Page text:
PubMed Central

    Kaur, Amninder; Mahajan, V.; Leishangthem, G. D.; Singh, N. D.; Bhat, Payal; Banga, H. S.; Filia, G.

    2016-01-01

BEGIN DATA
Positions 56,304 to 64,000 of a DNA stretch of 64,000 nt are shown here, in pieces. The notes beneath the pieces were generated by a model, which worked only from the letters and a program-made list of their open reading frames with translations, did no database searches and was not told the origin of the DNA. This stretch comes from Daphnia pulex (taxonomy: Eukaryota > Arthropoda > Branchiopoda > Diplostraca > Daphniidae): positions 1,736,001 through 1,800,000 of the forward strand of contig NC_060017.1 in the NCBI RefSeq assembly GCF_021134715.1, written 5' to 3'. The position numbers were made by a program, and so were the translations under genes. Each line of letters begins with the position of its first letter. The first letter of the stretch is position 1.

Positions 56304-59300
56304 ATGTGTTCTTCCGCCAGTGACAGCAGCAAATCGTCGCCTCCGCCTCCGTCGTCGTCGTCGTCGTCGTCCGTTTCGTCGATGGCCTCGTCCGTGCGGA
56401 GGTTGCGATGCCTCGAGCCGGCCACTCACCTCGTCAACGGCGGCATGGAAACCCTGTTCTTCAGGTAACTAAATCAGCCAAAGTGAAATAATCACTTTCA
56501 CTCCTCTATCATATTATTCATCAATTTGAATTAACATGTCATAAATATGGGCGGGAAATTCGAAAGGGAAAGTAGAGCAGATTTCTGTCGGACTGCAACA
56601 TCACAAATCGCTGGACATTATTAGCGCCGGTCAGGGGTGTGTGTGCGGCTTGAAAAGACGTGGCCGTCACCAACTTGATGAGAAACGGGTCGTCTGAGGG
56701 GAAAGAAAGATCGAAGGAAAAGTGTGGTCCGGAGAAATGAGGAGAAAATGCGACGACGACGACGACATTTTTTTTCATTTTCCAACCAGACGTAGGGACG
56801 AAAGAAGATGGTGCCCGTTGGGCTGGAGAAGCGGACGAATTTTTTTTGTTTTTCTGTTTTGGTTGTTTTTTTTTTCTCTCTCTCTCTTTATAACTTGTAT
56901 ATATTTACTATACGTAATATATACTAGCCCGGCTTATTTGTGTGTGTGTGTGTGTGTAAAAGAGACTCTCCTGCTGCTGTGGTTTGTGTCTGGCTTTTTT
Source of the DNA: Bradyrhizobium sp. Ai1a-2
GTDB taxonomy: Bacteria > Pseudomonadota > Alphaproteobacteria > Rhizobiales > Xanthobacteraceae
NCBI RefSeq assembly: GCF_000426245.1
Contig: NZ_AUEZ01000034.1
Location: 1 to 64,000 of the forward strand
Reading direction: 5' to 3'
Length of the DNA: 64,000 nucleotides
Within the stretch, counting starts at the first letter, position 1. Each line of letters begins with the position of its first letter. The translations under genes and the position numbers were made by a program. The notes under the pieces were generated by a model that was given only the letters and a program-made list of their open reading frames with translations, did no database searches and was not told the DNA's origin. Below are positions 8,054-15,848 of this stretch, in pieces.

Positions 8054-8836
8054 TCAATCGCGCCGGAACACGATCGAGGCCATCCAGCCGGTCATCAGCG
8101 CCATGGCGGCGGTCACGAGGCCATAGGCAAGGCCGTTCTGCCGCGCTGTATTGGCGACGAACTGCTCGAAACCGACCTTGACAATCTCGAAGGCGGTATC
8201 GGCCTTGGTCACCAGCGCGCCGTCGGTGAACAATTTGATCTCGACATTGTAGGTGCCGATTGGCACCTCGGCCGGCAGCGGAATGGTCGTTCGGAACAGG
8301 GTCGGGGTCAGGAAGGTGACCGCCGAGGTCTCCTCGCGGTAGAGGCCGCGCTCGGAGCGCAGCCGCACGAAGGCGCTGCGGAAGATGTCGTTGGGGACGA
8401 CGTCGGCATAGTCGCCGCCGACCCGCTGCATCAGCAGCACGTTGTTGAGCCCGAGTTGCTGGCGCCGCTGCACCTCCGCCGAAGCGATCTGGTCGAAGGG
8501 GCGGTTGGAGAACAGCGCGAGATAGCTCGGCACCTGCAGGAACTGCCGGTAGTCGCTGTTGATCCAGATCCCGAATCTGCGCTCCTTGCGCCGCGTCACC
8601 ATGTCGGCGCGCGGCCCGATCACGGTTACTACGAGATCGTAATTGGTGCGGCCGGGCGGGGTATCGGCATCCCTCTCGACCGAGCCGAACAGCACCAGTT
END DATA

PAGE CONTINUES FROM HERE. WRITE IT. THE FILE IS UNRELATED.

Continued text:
Aim: The aim of this study was to get the first-hand knowledge about the seroprevalence of Porcine parvovirus (PPV) in Punjab and a diagnosis of PPV from abortion cases of swine using gross, histopathological, and immunohistopathological techniques to observe the tissue tropism of the virus strain. Materials and Methods: Tissue samples from the reproductive tract of pig (n=32), placental tissue (n=10), and aborted fetuses (n=18) were collected from Postmortem Hall of the Department of Veterinary Pathology, GADVASU, field outbreaks and from butcher houses in and around Ludhiana. These samples were processed for histopathological and immunohistochemical (IHC) studies. For seroprevalence study, 90 serum samples of different sex and age were collected from 15 swine farms of Punjab and were subjected to indirect enzyme linked immunosorbent assay using commercial kit. Results: Overall, seroprevalence of PPV was found to be 41.1%. Sex and age related difference in the prevalence was noted. In abortion cases grossly congested and emphysematous lungs, congested internal organs with fluid in abdominal cavity and congestion in brain, changes were noted in fetuses, while diffuse hemorrhages and edema was observed in placental tissue. Histopathologically, the most frequent fetal lesions in aborted fetuses were noted in lungs, liver, and brain. IHC staining revealed PPV antigens in sections of heart, liver, lung, spleen, brain, lymph node of fetuses, placenta, and uterus of sow. Gross, histopathological, and IHC examination of the samples confirmed 5 fetus, 2 placenta and 3 female reproductive samples positive for parvovirus infection. Conclusions: Seroprevalence results may serve as a support either in prevention or control of the disease. IHC is the sensitive technique for diagnosis of PPV associated with the reproductive tract of swine and was found to supplement the gross and histopathological alterations, respectively, associated with the disease. PMID:27651669